And this is how stepping into God’s signs works for me. Even when I come to realize that God has already given me what I need to move forward in faith, it still takes faith to step forward. Exercising those gifts requires me to stretch, overcome my fear, even as I am given some measure of confidence by the recognition that they are there inside of me, as I witness the reactions of others and watch the consequences unfold — for not all of those are positive, and the road isn’t always easy, even when I find myself in the joyful “flow” that happens when my gifts are meeting needs and making an impact.

Now to me, there’s something rather charming about this series of exchanges between the Almighty God and this very human Moses. “Who am I?” “I’ll be with you?” “Give me some credentials” — to which God supplies a name. “What if they don’t believe me?” “What is in your hand? (I’ve been with you all along, providing you with what you need.)” “But I’m not eloquent” — “I will teach you.” And then Moses just breaks down and says, “Please just send someone else!”

Has that ever been your response? Does this exchange sound a little bit like your prayer life? I have to admit, it sounds like mine!

The scripture says God’s anger (onscreen: show Ex 4:14) was kindled against Moses at that point — and that may feel a little harsh, but I can feel the vexation between the lines.

And yet God doesn’t give up, doesn’t “smite” Moses in that frustration. Instead (and I imagine a big sigh here): “How about a wingman? I’ll send your brother along with you — but take the staff, too.”

The Serendipity Bible (a kind of “light” Bible study resource, which uses Bible stories as a jumping-off point for helping people share their own stories with one another, in order to build relationships between people in small groups; it’s a Bible I use at Brookdale) poses this question for this passage: “What was the point of the miraculous signs?” In “multiple choice” style, it suggests these answers (and there’s never a “wrong answer” in Serendipity Bible study). First, “God was answering Moses’ objection about people not believing him.” Second, “God was demonstrating [God’s] power to Moses.” And it suggests this third intriguing possibility: “God was transferring … power to Moses.”

What do you think of that? Does God, in opening our eyes to the gifts that are already inside of us and already embedded in our experiences, transfer power to us, which makes us able (onscreen: show Eph. 3:20) to do far more than we can imagine, for God’s sake and in God’s name?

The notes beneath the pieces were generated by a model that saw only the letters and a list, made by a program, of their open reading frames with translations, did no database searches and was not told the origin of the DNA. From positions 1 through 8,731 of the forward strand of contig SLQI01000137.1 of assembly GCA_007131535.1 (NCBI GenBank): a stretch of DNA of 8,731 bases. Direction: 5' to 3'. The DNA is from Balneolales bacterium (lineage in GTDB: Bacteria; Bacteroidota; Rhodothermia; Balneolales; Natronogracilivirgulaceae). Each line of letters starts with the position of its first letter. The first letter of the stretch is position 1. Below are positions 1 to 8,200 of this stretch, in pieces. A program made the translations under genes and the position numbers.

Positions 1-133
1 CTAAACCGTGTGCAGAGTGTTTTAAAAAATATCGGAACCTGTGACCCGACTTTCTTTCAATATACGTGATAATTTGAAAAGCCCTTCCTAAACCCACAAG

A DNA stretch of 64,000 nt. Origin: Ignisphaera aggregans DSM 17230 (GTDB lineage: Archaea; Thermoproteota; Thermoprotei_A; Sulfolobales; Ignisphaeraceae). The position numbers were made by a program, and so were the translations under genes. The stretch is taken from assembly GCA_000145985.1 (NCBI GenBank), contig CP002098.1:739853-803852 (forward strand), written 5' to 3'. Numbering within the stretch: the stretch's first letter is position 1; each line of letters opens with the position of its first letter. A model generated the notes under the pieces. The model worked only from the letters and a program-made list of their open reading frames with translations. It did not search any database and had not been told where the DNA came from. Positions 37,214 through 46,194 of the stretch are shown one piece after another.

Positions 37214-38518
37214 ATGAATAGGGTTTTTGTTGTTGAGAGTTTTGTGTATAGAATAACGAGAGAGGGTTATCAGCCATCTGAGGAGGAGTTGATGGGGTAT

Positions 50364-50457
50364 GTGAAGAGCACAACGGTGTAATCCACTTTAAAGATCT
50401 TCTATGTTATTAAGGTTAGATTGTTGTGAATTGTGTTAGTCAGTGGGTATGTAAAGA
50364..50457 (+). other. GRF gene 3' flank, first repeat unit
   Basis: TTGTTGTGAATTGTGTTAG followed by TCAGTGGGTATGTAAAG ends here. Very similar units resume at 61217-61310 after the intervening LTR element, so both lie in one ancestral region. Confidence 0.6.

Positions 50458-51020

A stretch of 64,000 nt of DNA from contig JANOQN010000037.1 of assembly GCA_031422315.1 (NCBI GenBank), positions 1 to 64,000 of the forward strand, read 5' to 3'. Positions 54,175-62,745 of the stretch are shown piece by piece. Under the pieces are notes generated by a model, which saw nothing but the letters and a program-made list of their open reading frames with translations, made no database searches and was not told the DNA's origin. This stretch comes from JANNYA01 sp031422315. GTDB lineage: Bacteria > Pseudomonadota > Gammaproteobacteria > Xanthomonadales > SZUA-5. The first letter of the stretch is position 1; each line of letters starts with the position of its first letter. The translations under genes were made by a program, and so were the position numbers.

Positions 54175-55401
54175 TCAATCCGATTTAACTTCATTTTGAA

Controversial pastor and author Rob Bell suggests that we ask of the scriptures: “Why was this story written down and why has interest in it persisted for so many hundreds and thousands of years?”

How unusual this God of ours is. The picture of God painted in this Bible of ours is not of a God who is distant or uncaring … and yet this God calls human beings into difficult, soul-stretching, justice-making efforts that change the course of human history.

We might say, “Well, I’m no Moses. I wasn’t rescued from some catastrophic circumstance and put in just the right time and just the right place to do something great. I wasn’t given amazing signs and gifts and talents and resources that could be used by God to work for freedom for the oppressed. God doesn’t speak to me in amazing ways, and God doesn’t put power in my hands to carry out great things, and God doesn’t give me companions to help me do these things, in spite of my stubbornness and in spite of my stumbles.”


Might the very opposite not be just the point — the very reason this story has continued to spark the imagination and disturb the consciences of countless listeners and readers over the generations?

Maybe I need to feel the vexation that God expresses in this story; maybe I need to get a little stirred up by the resistance that Moses is clinging to. Maybe then I’ll start to work on my own resistance … and maybe then I’ll see the signs God has been trying to show me. Amen.